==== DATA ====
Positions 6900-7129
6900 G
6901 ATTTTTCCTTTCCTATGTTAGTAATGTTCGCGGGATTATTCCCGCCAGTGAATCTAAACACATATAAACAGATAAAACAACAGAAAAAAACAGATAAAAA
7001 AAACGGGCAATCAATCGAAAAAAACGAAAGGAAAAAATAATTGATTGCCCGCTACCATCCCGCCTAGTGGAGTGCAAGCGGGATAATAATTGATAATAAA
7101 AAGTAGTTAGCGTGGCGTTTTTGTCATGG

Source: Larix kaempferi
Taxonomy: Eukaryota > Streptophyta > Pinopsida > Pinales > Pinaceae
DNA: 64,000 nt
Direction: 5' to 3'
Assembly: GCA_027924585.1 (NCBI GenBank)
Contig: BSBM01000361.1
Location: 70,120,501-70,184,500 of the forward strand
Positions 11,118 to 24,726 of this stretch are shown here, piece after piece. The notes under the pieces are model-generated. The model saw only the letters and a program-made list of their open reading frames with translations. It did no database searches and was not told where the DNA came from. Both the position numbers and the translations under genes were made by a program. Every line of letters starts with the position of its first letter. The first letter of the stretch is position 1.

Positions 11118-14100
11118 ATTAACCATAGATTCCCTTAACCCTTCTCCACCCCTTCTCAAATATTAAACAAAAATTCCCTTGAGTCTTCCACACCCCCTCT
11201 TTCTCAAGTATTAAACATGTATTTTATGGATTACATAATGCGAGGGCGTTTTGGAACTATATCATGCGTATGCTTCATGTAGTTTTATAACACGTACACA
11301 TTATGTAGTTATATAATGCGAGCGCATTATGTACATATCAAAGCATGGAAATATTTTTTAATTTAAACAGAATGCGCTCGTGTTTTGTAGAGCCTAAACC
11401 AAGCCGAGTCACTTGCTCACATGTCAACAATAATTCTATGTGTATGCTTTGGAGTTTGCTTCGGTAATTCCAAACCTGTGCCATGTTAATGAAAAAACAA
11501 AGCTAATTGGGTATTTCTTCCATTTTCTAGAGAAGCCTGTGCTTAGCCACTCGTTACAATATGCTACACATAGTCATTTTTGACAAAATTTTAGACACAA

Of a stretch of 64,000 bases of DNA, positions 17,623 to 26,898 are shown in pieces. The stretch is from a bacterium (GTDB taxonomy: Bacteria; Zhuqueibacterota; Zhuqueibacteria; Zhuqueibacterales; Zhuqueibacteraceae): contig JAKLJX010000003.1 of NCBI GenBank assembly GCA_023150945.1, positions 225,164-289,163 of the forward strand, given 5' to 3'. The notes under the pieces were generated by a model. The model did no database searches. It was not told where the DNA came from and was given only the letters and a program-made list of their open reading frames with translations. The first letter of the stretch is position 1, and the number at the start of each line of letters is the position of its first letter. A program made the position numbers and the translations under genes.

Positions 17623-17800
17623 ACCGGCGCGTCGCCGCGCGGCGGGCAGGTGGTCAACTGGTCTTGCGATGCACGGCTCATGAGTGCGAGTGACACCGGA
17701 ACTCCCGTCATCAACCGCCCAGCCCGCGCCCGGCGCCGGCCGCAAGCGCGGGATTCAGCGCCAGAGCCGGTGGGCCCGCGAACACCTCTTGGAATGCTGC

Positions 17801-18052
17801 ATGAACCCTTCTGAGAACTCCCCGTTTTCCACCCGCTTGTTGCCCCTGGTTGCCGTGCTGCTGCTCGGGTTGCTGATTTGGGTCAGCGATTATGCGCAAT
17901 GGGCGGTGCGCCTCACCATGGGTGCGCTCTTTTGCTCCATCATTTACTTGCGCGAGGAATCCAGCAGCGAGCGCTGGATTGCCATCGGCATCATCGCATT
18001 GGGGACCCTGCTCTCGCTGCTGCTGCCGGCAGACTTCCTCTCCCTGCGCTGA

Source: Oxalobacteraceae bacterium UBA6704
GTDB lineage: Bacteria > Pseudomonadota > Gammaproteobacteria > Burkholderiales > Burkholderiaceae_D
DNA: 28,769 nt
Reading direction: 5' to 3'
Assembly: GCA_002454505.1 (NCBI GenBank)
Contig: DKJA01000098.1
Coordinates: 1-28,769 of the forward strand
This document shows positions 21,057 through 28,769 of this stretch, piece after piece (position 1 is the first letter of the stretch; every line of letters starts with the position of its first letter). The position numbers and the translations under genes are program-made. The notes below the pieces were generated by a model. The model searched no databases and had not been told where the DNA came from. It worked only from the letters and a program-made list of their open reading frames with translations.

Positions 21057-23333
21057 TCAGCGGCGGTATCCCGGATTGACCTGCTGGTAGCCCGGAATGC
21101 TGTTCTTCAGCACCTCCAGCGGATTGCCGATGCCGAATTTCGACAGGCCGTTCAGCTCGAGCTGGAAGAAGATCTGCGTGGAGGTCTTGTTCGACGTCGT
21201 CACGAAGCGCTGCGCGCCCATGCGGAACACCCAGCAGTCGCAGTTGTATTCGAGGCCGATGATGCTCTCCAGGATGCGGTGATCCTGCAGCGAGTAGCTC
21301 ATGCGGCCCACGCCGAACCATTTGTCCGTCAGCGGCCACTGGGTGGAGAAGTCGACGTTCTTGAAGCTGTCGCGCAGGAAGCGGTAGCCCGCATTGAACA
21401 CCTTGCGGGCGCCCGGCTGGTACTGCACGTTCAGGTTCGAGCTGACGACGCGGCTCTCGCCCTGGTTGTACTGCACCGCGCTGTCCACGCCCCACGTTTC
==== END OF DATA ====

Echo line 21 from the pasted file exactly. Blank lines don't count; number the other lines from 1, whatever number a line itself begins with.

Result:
Positions 17623-17800